Right, now we’re on to packing. Of course, a lot of this comes down to personal preference, but wherever you’re going, make sure you’ve got:
- A jumper – in case the weather isn’t as great as you think it’ll be
- Jeans/trousers – not just in case it gets cold, but some tourist attractions (like cathedrals) sometimes won’t allow you in if you’re wearing shorts
- Shirts – for smart evenings (and or if you spot a local you want to impress)
- Raincoat – sometimes, you just can’t outrun the British weather
- Bras – if you’re female, of course
- Underwear – obviously
- Socks – pack more pairs than you’ll need. Not only do suitcases seem to devour socks, but they’re also great hiding places for valuables.
- A hat
- Decent shoes (perhaps two pairs) – a pair of sturdy shoes are great if you’re going to do a lot of walking, while flip-flops are great for the beach. Do not – I repeat, do not – buy a £3 of plimsolls for a 7-day stay in a hot, dusty country where you’ll be doing lots of walking.
- Swimwear – for those dips in the pool or days by the beach
- A lightweight rucksack (inside your luggage) – you’re going to want somewhere to store your guidebook, bottle of water and any other trinkets you pick up as you walk around town
- In terms of your washbag, remember that foreign countries have shops too. Pack your toothbrush, and any special items you may have or can’t go without, sure. But things like shampoo, conditioner, toothpaste, etc… can add a lot of weight to your baggage, and you can usually pick them up super cheap abroad.
#8: Stay healthy
Of course, if you have an allergy or medical condition, pack everything you’ll need to stay fit and healthy. But even if you’re normally perfectly healthy, you might still want to pack a small first aid kit that contains the following:
- First aid kit
- Diarrhoea medicine
- Lip balm
- Sun cream
- Hand sanitizer
- Insect repellent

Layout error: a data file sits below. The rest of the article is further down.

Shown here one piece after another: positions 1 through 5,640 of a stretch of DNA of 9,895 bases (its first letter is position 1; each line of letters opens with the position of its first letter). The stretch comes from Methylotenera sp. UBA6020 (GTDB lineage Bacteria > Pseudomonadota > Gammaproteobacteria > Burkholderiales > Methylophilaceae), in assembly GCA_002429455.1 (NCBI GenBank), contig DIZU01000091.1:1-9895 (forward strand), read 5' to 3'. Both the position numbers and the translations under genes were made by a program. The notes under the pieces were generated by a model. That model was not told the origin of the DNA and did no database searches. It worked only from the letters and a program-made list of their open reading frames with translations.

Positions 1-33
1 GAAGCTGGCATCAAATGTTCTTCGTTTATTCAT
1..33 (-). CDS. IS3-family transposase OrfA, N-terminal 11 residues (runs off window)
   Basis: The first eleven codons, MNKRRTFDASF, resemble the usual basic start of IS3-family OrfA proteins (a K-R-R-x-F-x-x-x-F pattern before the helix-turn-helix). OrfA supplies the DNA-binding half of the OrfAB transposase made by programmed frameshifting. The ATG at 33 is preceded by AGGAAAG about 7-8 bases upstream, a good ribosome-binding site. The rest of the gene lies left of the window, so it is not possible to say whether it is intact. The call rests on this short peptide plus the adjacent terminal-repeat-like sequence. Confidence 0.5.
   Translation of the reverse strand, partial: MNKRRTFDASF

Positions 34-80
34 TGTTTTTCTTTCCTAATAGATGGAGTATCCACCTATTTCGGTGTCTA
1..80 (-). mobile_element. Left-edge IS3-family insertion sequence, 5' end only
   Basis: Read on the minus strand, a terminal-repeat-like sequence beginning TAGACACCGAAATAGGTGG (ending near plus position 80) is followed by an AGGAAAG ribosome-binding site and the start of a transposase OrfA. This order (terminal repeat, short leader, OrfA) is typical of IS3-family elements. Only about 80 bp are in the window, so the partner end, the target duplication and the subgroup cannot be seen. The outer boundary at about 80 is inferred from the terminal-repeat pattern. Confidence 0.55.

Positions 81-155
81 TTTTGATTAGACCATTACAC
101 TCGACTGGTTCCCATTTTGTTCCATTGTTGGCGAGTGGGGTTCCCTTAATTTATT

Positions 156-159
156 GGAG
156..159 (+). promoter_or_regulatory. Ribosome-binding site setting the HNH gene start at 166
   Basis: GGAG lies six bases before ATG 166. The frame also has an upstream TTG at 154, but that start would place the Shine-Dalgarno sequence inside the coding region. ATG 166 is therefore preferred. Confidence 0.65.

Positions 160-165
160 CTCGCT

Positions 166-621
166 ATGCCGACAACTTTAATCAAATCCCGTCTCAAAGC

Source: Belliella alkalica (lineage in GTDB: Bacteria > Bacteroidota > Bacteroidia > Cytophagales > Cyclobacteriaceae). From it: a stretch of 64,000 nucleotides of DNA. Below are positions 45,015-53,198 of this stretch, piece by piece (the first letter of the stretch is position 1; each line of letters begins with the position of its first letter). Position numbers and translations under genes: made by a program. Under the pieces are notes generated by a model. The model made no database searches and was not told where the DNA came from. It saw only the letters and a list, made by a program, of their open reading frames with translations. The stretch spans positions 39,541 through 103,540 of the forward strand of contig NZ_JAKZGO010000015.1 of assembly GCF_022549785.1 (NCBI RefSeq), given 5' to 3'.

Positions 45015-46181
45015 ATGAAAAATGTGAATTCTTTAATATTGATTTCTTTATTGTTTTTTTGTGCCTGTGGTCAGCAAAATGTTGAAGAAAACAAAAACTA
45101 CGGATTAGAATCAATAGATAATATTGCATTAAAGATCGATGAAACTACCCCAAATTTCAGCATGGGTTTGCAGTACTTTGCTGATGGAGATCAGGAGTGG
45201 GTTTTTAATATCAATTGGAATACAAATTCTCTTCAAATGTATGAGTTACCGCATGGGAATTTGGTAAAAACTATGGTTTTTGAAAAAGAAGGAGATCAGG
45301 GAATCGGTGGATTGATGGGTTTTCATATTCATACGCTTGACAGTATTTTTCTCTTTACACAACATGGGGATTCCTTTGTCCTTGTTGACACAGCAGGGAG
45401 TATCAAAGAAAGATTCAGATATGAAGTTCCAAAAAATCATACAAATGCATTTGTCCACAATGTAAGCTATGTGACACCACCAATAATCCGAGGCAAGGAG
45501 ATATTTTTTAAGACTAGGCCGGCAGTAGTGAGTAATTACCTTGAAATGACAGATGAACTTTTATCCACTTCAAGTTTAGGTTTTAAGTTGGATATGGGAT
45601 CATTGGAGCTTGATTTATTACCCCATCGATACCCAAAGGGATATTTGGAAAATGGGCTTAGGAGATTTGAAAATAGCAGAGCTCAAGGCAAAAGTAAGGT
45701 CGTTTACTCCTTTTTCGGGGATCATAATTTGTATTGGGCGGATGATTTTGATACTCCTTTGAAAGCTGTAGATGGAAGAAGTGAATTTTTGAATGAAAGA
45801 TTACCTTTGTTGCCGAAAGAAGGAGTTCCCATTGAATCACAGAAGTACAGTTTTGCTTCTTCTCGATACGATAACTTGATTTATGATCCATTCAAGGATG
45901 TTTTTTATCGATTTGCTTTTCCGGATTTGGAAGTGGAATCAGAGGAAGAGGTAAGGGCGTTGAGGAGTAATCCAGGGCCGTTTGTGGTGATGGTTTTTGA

- Antiseptic cream
It’s always better to be safe than sorry.
#9: Don’t be afraid to look like a tourist – pack a guidebook
Guidebooks usually include maps, key words or phrases, and tonnes of advice on things to see and do. Even if you don’t want to take it with you, make sure you’ve read it before you head off.
Not only do guidebooks show you the must-see sights, but they are usually written by travellers who have discovered hidden treasures off the beaten track. And, as you’ll find out, the best parts of travelling aren’t the moments that you see an amazing cathedral or breath-taking sight, but the times when you just stumble across the perfect café or a local restaurant that feel like a hidden treasure.
#10: Your phone charger
More specifically, chargers and an adaptor for international plugs. There’s nothing worse than going to take a photo of that once-in-a-lifetime sight and having no charge in your phone, trust us.
#11: A deck of cards
This one might sound odd, but a deck of cards can be a game-changer if you’re staying at a hostel (alone or with a friend) and want to make friends quickly. All you’ve got to do is take a pack of cards and start playing with a friend (or somebody you’ve met) in the hostel bar. Within half an hour, you’ll likely have a bunch of new friends to enjoy your travels with.
#12: A good book
The last item on our first time abroad checklist is incredible versatile; it’s a boredom killer, conversation starter and travelling companion all in one. One of the less glamorous parts of travelling is the time spent in airports and bus stations, on shuttles and planes or waiting for the tour to start – but a good book can help all of that. Not only does reading a book lead to conversations with locals and fellow travellers, but if you choose a book set in the city you’re in, it can add a whole new level of understanding and appreciation to your trip.
Did we miss any items from our first time abroad checklist? Have you got one item you can’t travel without? Let us know on social media or in the comments below!
- Author The Bamboo Team
- Posted 22 March 2018